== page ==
50 Greatest Live Albums of All Time

Rolling Stone ranks the 50 best live albums ever, from Jimi Hendrix at Monterey to Johnny Cash at Folsom Prison

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The Who, 'Live at Leeds' (1970)
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4. The Who, 'Live at Leeds' (1970)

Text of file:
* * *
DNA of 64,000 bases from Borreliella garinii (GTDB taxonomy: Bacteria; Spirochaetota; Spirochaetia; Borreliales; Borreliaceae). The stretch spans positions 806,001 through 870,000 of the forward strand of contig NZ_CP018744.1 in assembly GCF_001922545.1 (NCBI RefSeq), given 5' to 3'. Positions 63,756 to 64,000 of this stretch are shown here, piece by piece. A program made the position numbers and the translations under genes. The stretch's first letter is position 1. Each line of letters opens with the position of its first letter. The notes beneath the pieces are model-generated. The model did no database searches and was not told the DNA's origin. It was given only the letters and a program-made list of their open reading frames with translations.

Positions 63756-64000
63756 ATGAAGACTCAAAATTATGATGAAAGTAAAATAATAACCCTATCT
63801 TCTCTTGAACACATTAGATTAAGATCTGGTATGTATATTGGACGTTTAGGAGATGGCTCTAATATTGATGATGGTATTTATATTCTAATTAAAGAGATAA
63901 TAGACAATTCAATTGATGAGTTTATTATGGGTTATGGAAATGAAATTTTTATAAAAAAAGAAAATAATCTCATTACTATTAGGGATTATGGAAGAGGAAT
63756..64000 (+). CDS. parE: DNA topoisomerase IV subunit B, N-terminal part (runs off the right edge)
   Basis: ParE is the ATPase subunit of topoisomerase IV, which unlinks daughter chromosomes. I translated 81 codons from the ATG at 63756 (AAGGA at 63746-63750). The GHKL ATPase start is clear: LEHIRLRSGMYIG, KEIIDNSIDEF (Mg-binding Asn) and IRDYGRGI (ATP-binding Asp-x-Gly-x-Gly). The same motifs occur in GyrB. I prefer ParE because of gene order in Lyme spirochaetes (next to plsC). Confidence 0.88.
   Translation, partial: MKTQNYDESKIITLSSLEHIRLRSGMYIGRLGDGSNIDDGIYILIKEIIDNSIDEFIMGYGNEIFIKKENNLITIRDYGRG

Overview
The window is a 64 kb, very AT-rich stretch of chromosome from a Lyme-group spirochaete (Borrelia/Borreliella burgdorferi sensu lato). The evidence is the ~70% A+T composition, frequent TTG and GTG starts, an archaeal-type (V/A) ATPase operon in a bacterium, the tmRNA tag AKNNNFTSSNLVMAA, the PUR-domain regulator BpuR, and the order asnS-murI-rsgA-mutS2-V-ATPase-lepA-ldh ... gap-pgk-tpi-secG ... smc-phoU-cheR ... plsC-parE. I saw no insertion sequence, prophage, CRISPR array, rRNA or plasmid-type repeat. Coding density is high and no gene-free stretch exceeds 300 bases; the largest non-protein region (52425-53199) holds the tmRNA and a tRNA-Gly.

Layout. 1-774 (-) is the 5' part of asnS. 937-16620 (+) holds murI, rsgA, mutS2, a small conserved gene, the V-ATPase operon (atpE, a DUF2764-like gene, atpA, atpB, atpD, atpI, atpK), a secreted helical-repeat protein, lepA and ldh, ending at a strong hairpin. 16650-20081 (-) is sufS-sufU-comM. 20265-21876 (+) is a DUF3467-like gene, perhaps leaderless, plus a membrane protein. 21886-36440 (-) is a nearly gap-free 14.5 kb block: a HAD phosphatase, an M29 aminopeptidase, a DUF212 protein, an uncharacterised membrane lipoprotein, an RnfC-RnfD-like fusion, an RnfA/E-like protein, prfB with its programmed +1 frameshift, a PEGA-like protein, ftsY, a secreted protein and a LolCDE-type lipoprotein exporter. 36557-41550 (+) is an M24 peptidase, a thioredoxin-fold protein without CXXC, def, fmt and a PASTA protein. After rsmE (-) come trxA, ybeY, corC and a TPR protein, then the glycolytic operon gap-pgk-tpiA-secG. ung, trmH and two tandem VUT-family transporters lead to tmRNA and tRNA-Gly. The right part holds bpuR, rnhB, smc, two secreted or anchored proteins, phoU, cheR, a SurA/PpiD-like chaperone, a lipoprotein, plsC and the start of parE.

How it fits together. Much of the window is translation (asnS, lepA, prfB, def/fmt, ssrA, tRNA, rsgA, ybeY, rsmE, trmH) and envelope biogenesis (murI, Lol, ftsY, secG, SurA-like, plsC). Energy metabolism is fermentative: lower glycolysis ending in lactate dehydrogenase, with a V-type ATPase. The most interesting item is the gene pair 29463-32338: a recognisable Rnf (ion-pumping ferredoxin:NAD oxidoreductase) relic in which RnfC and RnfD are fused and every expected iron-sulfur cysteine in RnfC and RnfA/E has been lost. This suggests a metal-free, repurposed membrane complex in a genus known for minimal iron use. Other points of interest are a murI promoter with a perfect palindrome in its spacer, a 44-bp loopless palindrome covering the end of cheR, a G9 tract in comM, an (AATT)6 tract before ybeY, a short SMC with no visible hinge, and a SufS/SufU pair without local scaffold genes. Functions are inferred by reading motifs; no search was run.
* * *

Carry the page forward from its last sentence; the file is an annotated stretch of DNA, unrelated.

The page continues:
The Who spent most of 1969 and 1970 on the road, playing their rock opera, Tommy, as the centerpiece of epic concerts. They'd become a fearsomely powerful live band, as fluid as they were brutal: four wizards at separate corners of the stage, raising a golden demon together. The original version of Live at Leeds, recorded at a college gig on Valentine's Day, 1970, was three cover songs and three transfigured Who standards, packaged to look like a warts-and-all bootleg LP (which explained the crackles from a faulty cable). As singer Roger Daltrey later put it, it's "the end of a two-and-three-quarter-hour show...it's just the jamming bit at the end." Tommy itself was omitted, although some of its riffs show up in the course of a 15-minute jam that evolves out of the proto-punk headbanger "My Generation." Later editions have gradually added the other 27 songs played that night. Douglas Wolk

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